Onlookers often obstruct rescue operations just to catch a quick photo or video on their smartphone – the Johanniter Accident Aid now wants to use technical means to counter this widespread phenomenon. With QR codes on the rescue vehicles and on the equipment of the emergency services, spectators should receive a clear message on their smartphone: “Stop! Gawking kills!” The idea comes from an advertising agency and should first be tried out in a test project.
With drastic measures against dangerous behavior
The ubiquitous smartphones, with their extensive photo and video capabilities, as well as the diverse options for publication on platforms and in social media, have significantly exacerbated a problem that has long been known: Gazers block access to an accident site and hinder the work of the rescue workers. The problem is so serious that something has to change, says Jörg Lüssem, member of the Johanniter federal executive board – “because a few minutes often make the difference between life and death.” Often onlookers endanger not only other people, but also their own lives.
So far, in any case, neither appeals nor the recently introduced criminal liability have changed anything. Gawking is not a minor offense: Since the beginning of this year, taking photos or filming a traffic accident can be punished with a prison sentence of up to two years according to Paragraph 201a.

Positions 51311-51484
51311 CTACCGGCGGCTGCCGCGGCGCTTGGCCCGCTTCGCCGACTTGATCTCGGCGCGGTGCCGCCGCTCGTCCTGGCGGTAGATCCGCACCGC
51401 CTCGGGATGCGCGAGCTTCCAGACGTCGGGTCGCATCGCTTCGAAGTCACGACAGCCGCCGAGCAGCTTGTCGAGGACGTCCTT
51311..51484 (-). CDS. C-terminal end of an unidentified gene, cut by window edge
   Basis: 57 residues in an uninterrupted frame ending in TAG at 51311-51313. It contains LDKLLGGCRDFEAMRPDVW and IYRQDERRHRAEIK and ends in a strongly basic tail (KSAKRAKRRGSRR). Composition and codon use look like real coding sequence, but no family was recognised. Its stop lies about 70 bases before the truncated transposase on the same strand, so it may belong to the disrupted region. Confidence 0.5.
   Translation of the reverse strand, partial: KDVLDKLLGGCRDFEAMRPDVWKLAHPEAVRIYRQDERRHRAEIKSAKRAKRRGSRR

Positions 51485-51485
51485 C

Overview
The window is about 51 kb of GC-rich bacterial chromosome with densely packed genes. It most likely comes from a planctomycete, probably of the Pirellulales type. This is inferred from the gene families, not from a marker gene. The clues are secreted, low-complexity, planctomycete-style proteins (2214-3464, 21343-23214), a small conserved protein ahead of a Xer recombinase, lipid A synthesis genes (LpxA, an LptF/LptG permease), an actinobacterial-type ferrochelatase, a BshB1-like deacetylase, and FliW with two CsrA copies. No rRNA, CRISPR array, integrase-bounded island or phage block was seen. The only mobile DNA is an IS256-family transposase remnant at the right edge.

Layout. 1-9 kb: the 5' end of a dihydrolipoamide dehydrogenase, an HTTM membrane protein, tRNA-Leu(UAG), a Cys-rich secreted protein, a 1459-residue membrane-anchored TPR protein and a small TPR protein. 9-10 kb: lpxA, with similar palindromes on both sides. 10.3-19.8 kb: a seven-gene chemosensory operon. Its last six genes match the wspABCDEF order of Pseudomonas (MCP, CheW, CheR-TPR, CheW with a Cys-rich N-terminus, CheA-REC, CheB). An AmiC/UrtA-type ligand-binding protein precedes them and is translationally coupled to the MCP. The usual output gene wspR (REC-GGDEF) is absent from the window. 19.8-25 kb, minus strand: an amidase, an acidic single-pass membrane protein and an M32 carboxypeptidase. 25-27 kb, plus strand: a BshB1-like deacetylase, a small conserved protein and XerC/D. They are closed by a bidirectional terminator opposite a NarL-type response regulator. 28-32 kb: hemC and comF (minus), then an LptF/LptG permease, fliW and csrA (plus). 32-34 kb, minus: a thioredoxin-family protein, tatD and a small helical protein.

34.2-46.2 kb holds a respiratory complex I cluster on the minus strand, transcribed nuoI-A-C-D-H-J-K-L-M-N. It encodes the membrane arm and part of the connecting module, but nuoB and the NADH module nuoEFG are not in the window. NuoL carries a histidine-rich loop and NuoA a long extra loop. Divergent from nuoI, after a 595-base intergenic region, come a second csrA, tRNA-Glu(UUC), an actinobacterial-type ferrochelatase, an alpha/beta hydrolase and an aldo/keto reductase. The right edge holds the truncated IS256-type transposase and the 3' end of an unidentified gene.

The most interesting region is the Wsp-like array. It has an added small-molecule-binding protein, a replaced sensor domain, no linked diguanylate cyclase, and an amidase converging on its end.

Camouflaged QR codes warn onlookers
Johanniter-Unfallhilfe, on the other hand, now wants to stick large QR codes on some of its vehicles, which are integrated into a graphic design and thus partially ‘camouflaged’. If onlookers pick up a code with their smartphone, it automatically redirects them to a website and displays a warning that is intended to make them aware of the dangers of what they are doing. As part of a test, the QR codes can initially be found on eight ambulances and one intensive care vehicle as well as on the equipment of the rescue workers. The screens that are used at the scene of the accident also contain the QR codes.
Johanniter-Unfallhilfe shows the use of the design in a video. The aid organization is hoping for greater attention and imitation by other rescue services. The test project should run for several months. The Johanniter then want to evaluate the experience and decide whether the procedure was successful and can be applied across the board.